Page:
This note is important for all charity trustees and so relevant to trustees of Bell Restoration Funds, those ringing societies that are registered as charities and all other charitable organisations.
The current position
All charities must prepare accounts and a Trustees Annual Report. The accounts must be available on request. The basic contents of the Annual Report are mandatory, though smaller charities which are not subject to statutory audit are not required to provide as much information as larger charities which are legally required to have an audit. The duty to file accounts and the Trustees Annual Report with the Charity Commission applies to all registered charities whose gross income exceeds £10,000. These larger charities must also send a completed Annual Return to the Commission.
Charity trustees currently have a legal duty to report the following in their trustees’ annual report:
- a summary of the objects of the charity; and
- a summary of the main activities and achievements of the charity in relation to its objects.
To this must now be added a requirement to report on their charity’s public benefit.
All charities must have charitable purposes or ‘aims’ that are for the public benefit. This is known as the ‘public benefit requirement’. Although all charities have always had to meet this requirement, the Charities Act 2006 highlights it by explicitly including public benefit in the definition of a charitable purpose. These changes took effect from 1 April 2008. From that point, all organisations wishing to be recognised as charities must demonstrate, explicitly, that their aims are for the public benefit.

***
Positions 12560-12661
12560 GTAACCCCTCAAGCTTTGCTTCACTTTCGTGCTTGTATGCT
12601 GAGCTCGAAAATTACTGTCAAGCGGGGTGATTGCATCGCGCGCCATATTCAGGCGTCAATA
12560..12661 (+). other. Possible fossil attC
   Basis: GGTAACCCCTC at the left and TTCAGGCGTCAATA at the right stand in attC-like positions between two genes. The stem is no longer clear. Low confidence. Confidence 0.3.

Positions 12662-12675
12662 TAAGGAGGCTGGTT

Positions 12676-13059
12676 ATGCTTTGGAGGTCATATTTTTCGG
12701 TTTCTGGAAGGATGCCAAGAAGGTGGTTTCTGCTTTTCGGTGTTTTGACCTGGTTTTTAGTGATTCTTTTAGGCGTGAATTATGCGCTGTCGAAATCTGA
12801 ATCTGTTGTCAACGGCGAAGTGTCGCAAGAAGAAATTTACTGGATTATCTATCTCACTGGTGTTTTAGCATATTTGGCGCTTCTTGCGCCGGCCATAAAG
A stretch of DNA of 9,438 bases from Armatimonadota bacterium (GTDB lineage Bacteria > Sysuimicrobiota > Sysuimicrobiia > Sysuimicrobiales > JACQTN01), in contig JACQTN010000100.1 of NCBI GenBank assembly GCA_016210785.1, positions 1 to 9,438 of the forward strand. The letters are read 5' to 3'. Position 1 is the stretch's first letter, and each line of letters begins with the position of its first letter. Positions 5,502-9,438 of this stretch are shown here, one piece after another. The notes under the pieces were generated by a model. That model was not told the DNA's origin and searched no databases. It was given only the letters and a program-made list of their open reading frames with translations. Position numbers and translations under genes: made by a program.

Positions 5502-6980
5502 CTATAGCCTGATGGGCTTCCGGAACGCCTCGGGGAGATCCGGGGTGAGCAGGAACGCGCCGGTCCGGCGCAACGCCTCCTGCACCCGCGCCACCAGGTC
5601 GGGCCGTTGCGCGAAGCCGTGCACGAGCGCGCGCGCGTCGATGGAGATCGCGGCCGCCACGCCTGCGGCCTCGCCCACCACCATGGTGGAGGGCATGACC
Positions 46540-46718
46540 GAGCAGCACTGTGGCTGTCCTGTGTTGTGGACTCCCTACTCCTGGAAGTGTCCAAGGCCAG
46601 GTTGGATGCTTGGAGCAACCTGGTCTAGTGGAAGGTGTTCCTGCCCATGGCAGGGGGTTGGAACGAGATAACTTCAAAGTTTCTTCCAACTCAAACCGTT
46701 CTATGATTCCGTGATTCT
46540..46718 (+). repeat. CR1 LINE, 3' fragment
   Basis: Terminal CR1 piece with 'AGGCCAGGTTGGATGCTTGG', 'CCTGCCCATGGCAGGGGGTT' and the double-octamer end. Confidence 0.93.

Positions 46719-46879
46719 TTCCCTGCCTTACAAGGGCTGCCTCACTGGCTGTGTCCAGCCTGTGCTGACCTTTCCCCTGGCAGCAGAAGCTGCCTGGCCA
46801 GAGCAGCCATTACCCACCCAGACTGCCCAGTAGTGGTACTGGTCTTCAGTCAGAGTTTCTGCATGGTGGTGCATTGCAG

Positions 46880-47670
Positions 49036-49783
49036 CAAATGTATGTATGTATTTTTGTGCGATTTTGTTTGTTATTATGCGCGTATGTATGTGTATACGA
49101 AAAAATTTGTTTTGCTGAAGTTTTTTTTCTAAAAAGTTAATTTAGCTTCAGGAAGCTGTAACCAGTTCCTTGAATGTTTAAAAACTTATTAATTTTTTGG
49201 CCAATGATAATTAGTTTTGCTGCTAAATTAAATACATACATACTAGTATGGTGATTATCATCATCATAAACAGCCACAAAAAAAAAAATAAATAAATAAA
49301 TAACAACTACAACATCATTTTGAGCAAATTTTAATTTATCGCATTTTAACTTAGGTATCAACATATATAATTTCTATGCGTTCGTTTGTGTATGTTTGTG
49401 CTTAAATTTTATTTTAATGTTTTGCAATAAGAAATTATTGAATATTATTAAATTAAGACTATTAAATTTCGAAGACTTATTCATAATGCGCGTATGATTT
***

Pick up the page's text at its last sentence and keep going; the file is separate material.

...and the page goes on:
The Charity Commission’s website has extensive guidance on public benefit rules and how to make the relevant report. For general guidance please see: Charities and Public Benefit.
Reporting on your charity’s public benefit – the new duty
The Charity Commission has to ensure all charities meet the public benefit requirement and they provide guidance on what the requirement means. Charity trustees will be required to have regard to the Commission’s public benefit guidance and to report on their charity’s public benefit. This report must also confirm that the trustees have paid due regard to the Commission’s guidance on public benefit in deciding what activities the charity should undertake.
For smaller charities, below the audit threshold, trustees are required to include a brief summary in their Trustees’ Annual Report of the main activities undertaken in order to carry out the charity’s aims for the public benefit. Trustees can, of course, provide fuller public benefit statements if they wish.
Most ringing-related charities are likely to fall within the smaller charities definition.
So what should you say? Some charities have included a Public Benefit Statement in their reports for 2008 as a trial run for the new requirements. So you have the opportunity to look at what other relevant charities have done. Remember to compare your charity with another of similar size and with the same audit requirements i.e. a smaller charity, if that is what yours is.
It is worth remembering that this is a new requirement and reports and accounts for the year 2008 or 2009 will often be the first time charities have included a public benefit statement of this sort. These statements will therefore probably be refined and improved over the years and the Charity Commission may well refine its guidance in the light of experience. Indeed supplementary guidance, some of which may be relevant to ringing-related charities, is currently out for consultation
For more information, and useful examples of public benefit reports, go to
Note prepared by the Bell Restoration Committee of the Central Council of Church Bell Ringers